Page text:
Back-up, or secondary, cutting edges 40 positioned in at least the cutting face area of the tool are fastened to the upper face of the blades and to the rear of the primary cutting edges, as determined by the direction of travel of the blade.

When in operation, the primary cutting edges break up the deposit, and the resulting excavated material is carried away along he grooves 18. But, because of the helicoidal movement of the tool inside the drill hole, the secondary cutting edges may come in contact with areas of the deposits which have not previously been broken up by the primary cutting edges. The secondary cutting edges then produce debris which, because no path for removal exists, accumulates in the spaces 29 between the second and primary cutting edges. The result is the localized packing of material and a significant loss of tool efficiency.

This packing tendency is exacerbated when the tool is used to drill soft deposits or those exhibiting a high degree of plasticity, since these deposits tend to warp plastically to the inside of the drill hole after the primary cutting edges have passed. The secondary cutting edges dig into the deformed areas and, here again, produce excavated material which accumulates in the spaces 29.

Until now, to avoid packing in the spaces 29, normal practice entailed dispersing the excavated material using jets of liquid that are emitted under high pressure through nozzles positioned in said spaces. However, in practice, the use of this process to carry away the material gives mediocre results because of the narrowness of the spaces.

SUMMARY OF THE INVENTION

The present invention represents an attempt to solve this problem and, therefore, it concerns a drilling tool of the type previously mentioned which is not subject to packing, without, however, being required to use a hydraulic irrigation system.

To this end, the drilling tool according to the invention is characterized by the fact that each of the blades incorporates at least one diffusing channel whose inlet orifice has a relatively small section located at the top of the blade and behind the primary cutting edges borne by said blade, as determined by the direction travel of the tool, and an outlet orifice having a relatively large section located within the rear face of the blade, the secondary cutting edges being fastened to the rear edge of the inlet orifice of said channel, so that the material excavated by the secondary cutting edges is carried away through said channel to the adjacent groove located to the rear of the blade.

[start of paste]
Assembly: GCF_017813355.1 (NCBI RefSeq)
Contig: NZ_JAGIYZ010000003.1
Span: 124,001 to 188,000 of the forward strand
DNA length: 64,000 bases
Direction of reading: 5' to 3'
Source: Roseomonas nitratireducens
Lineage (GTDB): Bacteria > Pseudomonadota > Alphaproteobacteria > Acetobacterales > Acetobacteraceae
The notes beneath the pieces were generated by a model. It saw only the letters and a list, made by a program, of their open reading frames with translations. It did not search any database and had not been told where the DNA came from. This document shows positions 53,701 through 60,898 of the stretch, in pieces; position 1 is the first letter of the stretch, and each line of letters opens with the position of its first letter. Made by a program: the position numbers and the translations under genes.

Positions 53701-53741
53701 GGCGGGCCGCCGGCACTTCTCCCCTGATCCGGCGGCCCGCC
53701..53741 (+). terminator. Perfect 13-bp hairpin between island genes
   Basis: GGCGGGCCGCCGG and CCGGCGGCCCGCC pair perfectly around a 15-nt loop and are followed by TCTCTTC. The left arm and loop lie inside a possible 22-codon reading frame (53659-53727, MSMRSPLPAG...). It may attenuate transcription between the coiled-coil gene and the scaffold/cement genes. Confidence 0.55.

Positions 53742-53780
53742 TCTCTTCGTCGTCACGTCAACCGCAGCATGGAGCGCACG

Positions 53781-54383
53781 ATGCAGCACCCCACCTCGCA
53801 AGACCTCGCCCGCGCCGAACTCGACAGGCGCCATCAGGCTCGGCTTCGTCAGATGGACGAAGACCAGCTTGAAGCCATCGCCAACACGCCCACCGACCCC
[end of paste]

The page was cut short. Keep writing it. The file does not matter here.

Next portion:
Since the channel inlet opens immediately in front of the secondary cutting edges, the material excavated by these secondary cutting edges in the aforementioned space is carried away as it is produced through the channel until it reaches the groove located behind the corresponding blade. The flow of the excavated material occurs by virtue of natural mechanical extrusion and in the absence of hydraulic irrigation, the new, excavated material pushing the previously-produced material.

Removal of the material can be improved by positioning, within the aforementioned spaces, nozzles which emit high-pressure jets of liquid. These jets attack the debris and drive it toward the channels.

BRIEF DESCRIPTION OF THE FIGURES

The invention will now be described in detail with reference to the attached drawings, in which:

FIG. 1 is a perspective view of a conventional drilling tool incorporating secondary cutting edges,

FIG. 2 is an enlarged transverse cross-section along line II--II in FIG. 1,

FIG. 3 is a cross-section, similar to FIG. 2, of a drilling tool according to a first embodiment of the invention.

FIG. 4 illustrates an enlarged detail of the tool according to the invention, in which the secondary cutting edges are placed in a staggered configuration in relation to the primary cutting edges,

FIG. 5 is a view similar to FIG. 4, but in which the secondary cutting edges are arranged in the same transverse planes in which the primary cutting edges lie, and

FIG. 6 is a cross-section of a variant of the tool, in which the channels are fitted with nozzles.

DETAILED DESCRIPTION OF THE PREFERRED EMBODIMENTS

The following description will focus only on the components of the tool that are new according to the invention, the components that are the same as those of the tool in FIGS. 1 and 2 being designated by the same reference numbers. Each blade 16 of the tool incorporates at least one diffusing channel 30 whose section increases as it extends from an inlet orifice 32, which has a relatively small section and is located on the outer face 20 of the blade and to the rear of the primary cutting edges 28 as determined by the direction of travel f of the blade, to an outlet orifice 34 having a relatively large section which opens into the rear face 24 of the blade. This configuration thus creates a portion of the blade forming a bridge 38 which straddles the channel.

As illustrated in FIGS. 3 and 4, the channel section widens both in height and width as it extends from the inlet orifice 32 to the outlet orifice 34. The upper wall 36 of the channel (shown in FIG. 3) slopes toward the groove 18 located to the rear of the blade 16.

According to the invention, secondary cutting edges 40 are fastened to the rear edge 42 of the inlet orifice 32.